COVID-19, also known as Coronavirus, was recently designated a global health emergency and pandemic. The questions are what duties an employer might have to its employees in relation to the spread of COVID-19 and whether an employee that contracts COVID-19 might have a viable workers’ compensation claim.
Although an employer cannot outright ban personal travel of its employees, employers nevertheless should consider restricting non-essential work related travel including conferences and in-person meetings with large groups. Employers might also consider requesting employees inform the employer if they are traveling to high-risk areas. Furthermore, when an employee has traveled to a high-risk area, employers should consider instructing the employee to remain away from the workplace and to undergo a self-quarantine for fourteen (14) days. This would be to protect the health and safety not only of the individual employee but the entire work force.
WORKERS’ COMPENSATION FAQs
We have received many inquiries about potential workers’ compensation liability for illness related to the COVID-19 pandemic. Our attorneys at Wiedner & McAuliffe, Ltd. wanted to directly address some of the most common questions.
Is COVID-19 a Compensable Workers’ Compensation Claim?
The most frequent question concerns whether an employee with COVID-19 could have a workers’ compensation claim if the employee proves they contracted it in the workplace. The short answer is, “it depends.”
In Missouri, an occupational disease need not have been foreseen or expected but after its contraction, it must appear to have had its origin in a risk connected with the employment and to have flowed from that source as a rational consequence. §287.067.1 RSMo. The statute defines occupational disease as “an identifiable disease arising…out of and in the course of the employment. Ordinary diseases of life to which the general public is exposed outside of the employment shall not be compensable….” §287.067.1 RSMo.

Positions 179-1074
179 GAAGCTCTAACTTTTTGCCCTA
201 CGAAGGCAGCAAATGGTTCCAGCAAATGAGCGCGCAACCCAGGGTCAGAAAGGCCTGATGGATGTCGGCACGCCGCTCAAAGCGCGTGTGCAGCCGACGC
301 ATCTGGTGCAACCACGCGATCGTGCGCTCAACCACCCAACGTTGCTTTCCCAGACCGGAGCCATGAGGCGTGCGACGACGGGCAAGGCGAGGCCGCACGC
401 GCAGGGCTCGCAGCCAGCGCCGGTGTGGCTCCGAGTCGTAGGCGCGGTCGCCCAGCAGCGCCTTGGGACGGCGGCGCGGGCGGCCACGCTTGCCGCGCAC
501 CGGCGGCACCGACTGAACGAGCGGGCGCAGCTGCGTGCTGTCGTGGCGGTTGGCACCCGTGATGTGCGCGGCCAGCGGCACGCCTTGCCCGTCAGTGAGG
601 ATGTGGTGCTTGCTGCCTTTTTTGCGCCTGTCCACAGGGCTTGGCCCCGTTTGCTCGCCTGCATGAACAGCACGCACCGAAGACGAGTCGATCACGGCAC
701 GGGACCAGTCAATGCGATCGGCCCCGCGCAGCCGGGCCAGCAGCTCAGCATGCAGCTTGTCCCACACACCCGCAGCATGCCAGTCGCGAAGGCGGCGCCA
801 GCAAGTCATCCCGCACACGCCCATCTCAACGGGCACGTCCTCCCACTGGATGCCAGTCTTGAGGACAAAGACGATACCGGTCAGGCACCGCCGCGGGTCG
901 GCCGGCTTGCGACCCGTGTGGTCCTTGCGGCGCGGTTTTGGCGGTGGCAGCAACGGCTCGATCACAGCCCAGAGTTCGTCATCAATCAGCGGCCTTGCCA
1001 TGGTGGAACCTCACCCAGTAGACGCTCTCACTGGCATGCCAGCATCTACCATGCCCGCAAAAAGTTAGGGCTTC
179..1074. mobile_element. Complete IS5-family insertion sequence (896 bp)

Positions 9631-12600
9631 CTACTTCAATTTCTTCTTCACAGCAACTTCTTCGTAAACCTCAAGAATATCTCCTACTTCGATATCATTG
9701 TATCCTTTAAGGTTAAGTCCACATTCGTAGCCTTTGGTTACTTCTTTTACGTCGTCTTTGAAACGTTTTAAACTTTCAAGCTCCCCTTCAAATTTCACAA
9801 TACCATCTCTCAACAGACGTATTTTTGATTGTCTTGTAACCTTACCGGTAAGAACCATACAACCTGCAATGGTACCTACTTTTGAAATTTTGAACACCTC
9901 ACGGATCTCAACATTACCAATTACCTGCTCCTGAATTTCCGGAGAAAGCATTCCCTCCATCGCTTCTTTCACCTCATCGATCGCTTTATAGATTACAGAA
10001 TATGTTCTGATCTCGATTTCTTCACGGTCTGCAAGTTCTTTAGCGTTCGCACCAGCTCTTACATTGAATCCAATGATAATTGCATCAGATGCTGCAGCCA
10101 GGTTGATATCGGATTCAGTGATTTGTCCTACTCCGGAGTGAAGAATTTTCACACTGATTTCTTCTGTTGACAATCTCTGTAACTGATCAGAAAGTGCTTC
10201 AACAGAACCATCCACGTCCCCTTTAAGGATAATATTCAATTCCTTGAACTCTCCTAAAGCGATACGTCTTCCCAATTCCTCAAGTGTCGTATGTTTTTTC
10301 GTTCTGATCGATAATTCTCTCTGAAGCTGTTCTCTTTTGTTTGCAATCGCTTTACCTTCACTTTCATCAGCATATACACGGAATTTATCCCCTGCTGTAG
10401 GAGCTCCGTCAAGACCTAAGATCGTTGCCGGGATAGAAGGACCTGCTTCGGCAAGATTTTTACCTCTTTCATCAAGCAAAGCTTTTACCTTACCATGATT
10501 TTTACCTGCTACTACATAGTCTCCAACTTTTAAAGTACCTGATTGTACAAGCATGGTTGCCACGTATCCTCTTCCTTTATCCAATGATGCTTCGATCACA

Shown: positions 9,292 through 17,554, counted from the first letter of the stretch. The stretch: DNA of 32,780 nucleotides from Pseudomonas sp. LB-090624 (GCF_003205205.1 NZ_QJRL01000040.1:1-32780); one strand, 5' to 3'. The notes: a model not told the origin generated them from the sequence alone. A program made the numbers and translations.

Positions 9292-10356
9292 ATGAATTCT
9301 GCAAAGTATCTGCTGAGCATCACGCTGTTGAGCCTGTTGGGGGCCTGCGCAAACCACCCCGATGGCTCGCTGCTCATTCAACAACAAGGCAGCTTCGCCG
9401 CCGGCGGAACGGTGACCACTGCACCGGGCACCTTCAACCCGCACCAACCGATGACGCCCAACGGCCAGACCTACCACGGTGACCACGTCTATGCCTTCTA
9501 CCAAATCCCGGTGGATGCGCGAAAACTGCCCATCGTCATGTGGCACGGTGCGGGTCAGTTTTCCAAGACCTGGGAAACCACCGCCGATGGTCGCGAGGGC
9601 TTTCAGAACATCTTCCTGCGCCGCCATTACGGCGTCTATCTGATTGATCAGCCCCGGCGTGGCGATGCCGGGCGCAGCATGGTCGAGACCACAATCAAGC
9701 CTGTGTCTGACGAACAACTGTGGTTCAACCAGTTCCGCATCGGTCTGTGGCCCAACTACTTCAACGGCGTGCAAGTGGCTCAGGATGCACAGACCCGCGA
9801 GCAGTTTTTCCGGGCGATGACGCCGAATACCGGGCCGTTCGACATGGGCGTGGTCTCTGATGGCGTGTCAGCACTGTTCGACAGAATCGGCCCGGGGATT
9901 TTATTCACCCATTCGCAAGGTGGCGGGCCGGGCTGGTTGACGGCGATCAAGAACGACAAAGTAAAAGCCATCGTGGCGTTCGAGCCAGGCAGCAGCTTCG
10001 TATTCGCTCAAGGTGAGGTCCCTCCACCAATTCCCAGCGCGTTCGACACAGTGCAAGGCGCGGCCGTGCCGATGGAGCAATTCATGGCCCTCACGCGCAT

Historically, Missouri courts find illnesses like Hepatitis, MRSA, and other viral infections can be compensable workers’ compensation occupational diseases. Typically, these viruses are found almost exclusively in hospitals and other medical care facilities. With respect to COVID-19, however, an employee would need to prove they contracted COVID-19 arising out of and in the course of the employment (§287.067.7 RSMo), that the occupational exposure was the prevailing factor in causing the medical condition and disability (§287.067.2 RSMo), and that COVID-19 is not an ordinary disease of life to which the general public is exposed to outside of employment (§287.067.1 RSMo). Proving such a claim will be more difficult as the virus spreads throughout the general population because we are all at an equal risk for contracting the virus. High-risk employees (eg. healthcare workers, first responders, transportation industry workers, etc.), though, may have an easier path to proving compensability.
It is important to remember that even if the illness is deemed compensable benefits may be quite limited (i.e. a small degree of permanency, if any, as well as lost time and medical), unless an infected employee develops symptoms beyond being sick for a short period. Therefore, absent strong evidence of solely workplace exposure or an employee categorized as “high-risk,” denial will be proper in most instances.
Do We Owe TTD to an Employee not at MMI, Working Modified Duty When Our Workplace Closes by Government Mandate?